Immigration Loans Program (ILP)

Immigration Loans Program (ILP)

The Immigration Loans Program (ILP) provides eligible immigrants, who are mainly refugees selected for resettlement to Canada, with access to funding that would otherwise not be available to them. Loans are used to cover a number of expenses, including travel to Canada and other costs associated with resettlement, specifically

  • defraying the cost of transportation to Canada (transportation loan)
  • assisting with establishment in Canada (assistance loan)
  • defraying the cost of the right of permanent residence fee (RPRF) loan

Note: Immigration loans are no longer provided to defray the cost of immigration medical examinations (IMEs). These expenses are now covered under the Interim Federal Health Program (IFHP) for eligible applicants.

General procedures for all loans

  1. Eligibility for an immigration loan
  2. Determining the need for and assessing the ability to repay an immigration loan
  3. Signing and approval authority for an immigration loan
  4. Counselling immigration loan applicants
  5. Payment and collection of immigration loans

1. Eligibility for an immigration loan

Depending on the purpose, section 289 of the Immigration and Refugee Protection Regulations (IRPR) specifies that a loan applicant may be a foreign national applying for permanent residence under any category or a Convention refugee or person in need of protection and their beneficiaries. In addition, Canadian citizens and permanent residents may apply for a loan on behalf of a beneficiary.

Section R288 lists the types of beneficiaries, for example, spouses, partners, dependent children, and other people in a dependent relationship with the loan applicant. Definitions are in listed in section R2.

Although immigrants in other categories (such as the federal skilled worker class and family class) are authorized to apply for loans, they are obliged to have funds at their disposal and thus would not need an immigration loan.

As an exception, a loan may be authorized to these applicants in the following circumstances:

  • skilled workers who are also refugees (on a pilot basis)
  • family class applicants for whom the Immigration Loans Program (ILP) is the lender of last resort

2. Determining the need for and assessing the ability to repay an immigration loan

Migration officers should consider the factors below when issuing a loan and also take into account the following points:

  • IRCC has a commitment to ensure that resettled refugees are able to travel to Canada, which is in line with the humanitarian nature of the Refugee Resettlement Program, and the high historical repayment rate is evidence that the financial costs are manageable in support of this goal.
  • If the officer determines that a government-assisted refugee or joint assistance sponsorship (JAS) applicant may be unable to repay the loan, the officer may request to have the costs covered through a contribution.
  • If the officer determines that a Private Sponsorship of Refugees (PSR) Program applicant may have difficulty repaying the loan, the officer should approve the loan, in keeping with the department’s humanitarian commitment, as noted above.

Factors for consideration

  • 18 years of age or older
  • employment or transferable skills to secure employment within 3 or 4 years
  • number of family dependants
  • initiative to participate in the labour market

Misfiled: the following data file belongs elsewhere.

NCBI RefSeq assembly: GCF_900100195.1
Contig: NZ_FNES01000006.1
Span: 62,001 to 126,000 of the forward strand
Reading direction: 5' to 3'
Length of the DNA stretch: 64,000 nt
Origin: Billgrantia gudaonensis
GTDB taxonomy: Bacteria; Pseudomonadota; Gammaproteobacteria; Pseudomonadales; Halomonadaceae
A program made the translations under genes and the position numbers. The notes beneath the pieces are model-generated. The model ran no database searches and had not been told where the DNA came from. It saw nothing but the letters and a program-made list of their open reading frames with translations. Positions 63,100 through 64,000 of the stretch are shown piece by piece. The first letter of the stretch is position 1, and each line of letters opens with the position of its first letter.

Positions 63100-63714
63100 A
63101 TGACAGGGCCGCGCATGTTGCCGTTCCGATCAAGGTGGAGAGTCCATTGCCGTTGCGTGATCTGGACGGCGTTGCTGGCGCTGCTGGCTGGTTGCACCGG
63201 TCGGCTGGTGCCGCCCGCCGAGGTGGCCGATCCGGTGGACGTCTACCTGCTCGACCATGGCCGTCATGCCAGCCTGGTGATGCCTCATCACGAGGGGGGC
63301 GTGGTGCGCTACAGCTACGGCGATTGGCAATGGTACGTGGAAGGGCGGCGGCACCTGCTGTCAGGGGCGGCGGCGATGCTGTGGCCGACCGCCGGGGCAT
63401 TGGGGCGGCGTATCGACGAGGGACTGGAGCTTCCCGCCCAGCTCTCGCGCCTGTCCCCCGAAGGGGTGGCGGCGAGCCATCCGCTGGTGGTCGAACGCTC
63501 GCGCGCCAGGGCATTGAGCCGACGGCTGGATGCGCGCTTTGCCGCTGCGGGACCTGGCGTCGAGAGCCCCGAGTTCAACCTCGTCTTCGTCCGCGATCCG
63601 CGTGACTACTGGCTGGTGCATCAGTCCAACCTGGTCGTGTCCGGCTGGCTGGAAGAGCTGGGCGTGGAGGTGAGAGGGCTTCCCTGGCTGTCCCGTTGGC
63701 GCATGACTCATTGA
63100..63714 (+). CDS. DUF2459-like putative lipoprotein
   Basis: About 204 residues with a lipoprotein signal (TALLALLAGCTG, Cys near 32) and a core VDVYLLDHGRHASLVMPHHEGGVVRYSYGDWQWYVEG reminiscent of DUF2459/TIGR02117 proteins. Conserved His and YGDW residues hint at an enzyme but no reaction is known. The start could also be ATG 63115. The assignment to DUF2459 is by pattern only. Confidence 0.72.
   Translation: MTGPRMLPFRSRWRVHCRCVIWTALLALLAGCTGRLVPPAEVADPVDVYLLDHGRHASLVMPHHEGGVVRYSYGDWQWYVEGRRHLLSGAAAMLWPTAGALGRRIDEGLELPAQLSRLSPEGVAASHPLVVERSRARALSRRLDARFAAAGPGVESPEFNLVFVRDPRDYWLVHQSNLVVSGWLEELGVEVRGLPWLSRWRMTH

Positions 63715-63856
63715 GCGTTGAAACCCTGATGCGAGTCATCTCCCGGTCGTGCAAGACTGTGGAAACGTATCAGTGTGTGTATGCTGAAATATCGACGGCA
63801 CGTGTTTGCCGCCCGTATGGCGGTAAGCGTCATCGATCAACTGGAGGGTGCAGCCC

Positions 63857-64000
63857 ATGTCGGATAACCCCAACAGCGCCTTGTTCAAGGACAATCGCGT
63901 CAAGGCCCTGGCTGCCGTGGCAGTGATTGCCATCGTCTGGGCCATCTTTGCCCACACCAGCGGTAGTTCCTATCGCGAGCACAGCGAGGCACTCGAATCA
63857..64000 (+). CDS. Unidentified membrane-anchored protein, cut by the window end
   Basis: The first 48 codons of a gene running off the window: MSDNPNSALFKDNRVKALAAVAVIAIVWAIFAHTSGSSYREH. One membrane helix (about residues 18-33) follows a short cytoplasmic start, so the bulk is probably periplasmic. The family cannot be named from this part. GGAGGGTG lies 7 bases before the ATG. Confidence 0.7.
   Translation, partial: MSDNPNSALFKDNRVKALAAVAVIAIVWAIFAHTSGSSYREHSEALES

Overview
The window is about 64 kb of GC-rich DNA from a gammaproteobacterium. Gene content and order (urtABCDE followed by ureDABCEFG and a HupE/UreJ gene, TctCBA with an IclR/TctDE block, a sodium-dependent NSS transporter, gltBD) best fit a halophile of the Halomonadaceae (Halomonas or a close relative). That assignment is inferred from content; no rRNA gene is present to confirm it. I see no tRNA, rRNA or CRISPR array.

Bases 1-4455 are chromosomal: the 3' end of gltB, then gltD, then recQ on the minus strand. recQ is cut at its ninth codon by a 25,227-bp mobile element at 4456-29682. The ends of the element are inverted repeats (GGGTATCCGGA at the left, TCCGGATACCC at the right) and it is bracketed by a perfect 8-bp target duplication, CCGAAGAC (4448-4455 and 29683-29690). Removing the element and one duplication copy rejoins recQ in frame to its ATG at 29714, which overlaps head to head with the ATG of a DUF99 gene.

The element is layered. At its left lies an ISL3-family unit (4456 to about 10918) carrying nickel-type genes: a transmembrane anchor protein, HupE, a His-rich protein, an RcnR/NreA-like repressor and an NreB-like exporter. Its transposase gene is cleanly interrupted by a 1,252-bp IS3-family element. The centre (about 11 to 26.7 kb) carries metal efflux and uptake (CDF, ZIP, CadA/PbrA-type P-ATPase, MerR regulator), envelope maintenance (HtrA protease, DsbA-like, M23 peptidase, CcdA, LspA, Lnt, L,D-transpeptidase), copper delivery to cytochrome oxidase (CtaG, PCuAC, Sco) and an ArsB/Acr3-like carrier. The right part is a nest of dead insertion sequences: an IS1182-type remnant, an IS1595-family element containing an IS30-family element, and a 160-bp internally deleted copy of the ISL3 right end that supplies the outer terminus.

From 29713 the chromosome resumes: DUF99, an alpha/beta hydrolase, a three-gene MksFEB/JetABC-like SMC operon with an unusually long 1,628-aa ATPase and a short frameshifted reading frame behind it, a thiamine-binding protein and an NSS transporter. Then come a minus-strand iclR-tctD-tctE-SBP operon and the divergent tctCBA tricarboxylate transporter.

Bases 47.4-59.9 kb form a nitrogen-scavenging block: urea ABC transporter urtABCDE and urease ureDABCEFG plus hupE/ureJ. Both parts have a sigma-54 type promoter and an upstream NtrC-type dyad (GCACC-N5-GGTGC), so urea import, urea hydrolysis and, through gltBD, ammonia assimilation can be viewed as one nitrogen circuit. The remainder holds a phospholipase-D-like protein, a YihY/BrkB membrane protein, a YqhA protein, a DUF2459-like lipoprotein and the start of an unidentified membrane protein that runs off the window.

• current debt load (for in-Canada applicants on behalf of family members overseas)
    • Verify if the applicant has any other existing immigration loans through the Global Case Management System (GCMS), through the Immigration Program Accounts Receivable (IPAR) system or with Collection Services by telephone or email.
    • If the loan applicant already has an existing loan, the designated officer should determine with Collection Services if the applicant’s payment record on the existing loan is in good standing before approving a subsequent loan.
    • Where an existing loan is in default, the designated officer should not approve an additional loan until Collection Services has advised that an acceptable repayment schedule has been negotiated with the loan applicant.
  • higher resettlement needs where a refugee may require additional support in Canada to become self-sufficient, such as
    • physical or mental conditions that require long-term or ongoing treatment
    • lower-than-average settlement potential, due to unusual circumstances or health-related issues
    • seniors without accompanying or established family in Canada, and who are not likely to be in a position to enter the workforce

Migration officers processing government-assisted refugee and joint assistance sponsorship (JAS) applications destined outside Quebec are encouraged to be proactive in putting forward requests for contribution for refugees with higher resettlement needs. Refer to the procedures on RAP contributions for more information.

Note: The following are not eligible for contribution:

  • privately sponsored refugees and government-assisted refugees destined to or residing in Quebec, under the overseas refugees (REF-OVS) category
  • any individuals who immigrate to Canada under a different class, such as the dependent refugee or family Class)
  1. Signing and approval authority for an immigration loan

For the purposes of the Immigration Loans Program (ILP), only people with designated authority can issue loans. See Immigration Legislation (IL) manual chapter 3, Designation of officers and delegation of authority for current authority.

By authorizing a loan agreement, the designated officer certifies the following:

  • In accordance with section 34 of the Financial Administration Act, the approved loan is legally chargeable against the account.
  • All relevant statutes, regulations, orders-in-council, and Treasury Board and departmental directives have been complied with.
  • The loan recipient is of the legal age of majority (18 years or older).

When signed by the loan applicant in the presence of a designated officer, the forms are considered legal documents.

  1. Counselling immigration loan applicants

When issuing a loan, a designated officer must ensure that the loan applicant is fully aware of and understands the meaning and nature of the loan agreement. The loan applicant’s legal responsibilities and obligations, with respect to the terms and conditions for the repayment of the loan, must be clearly explained.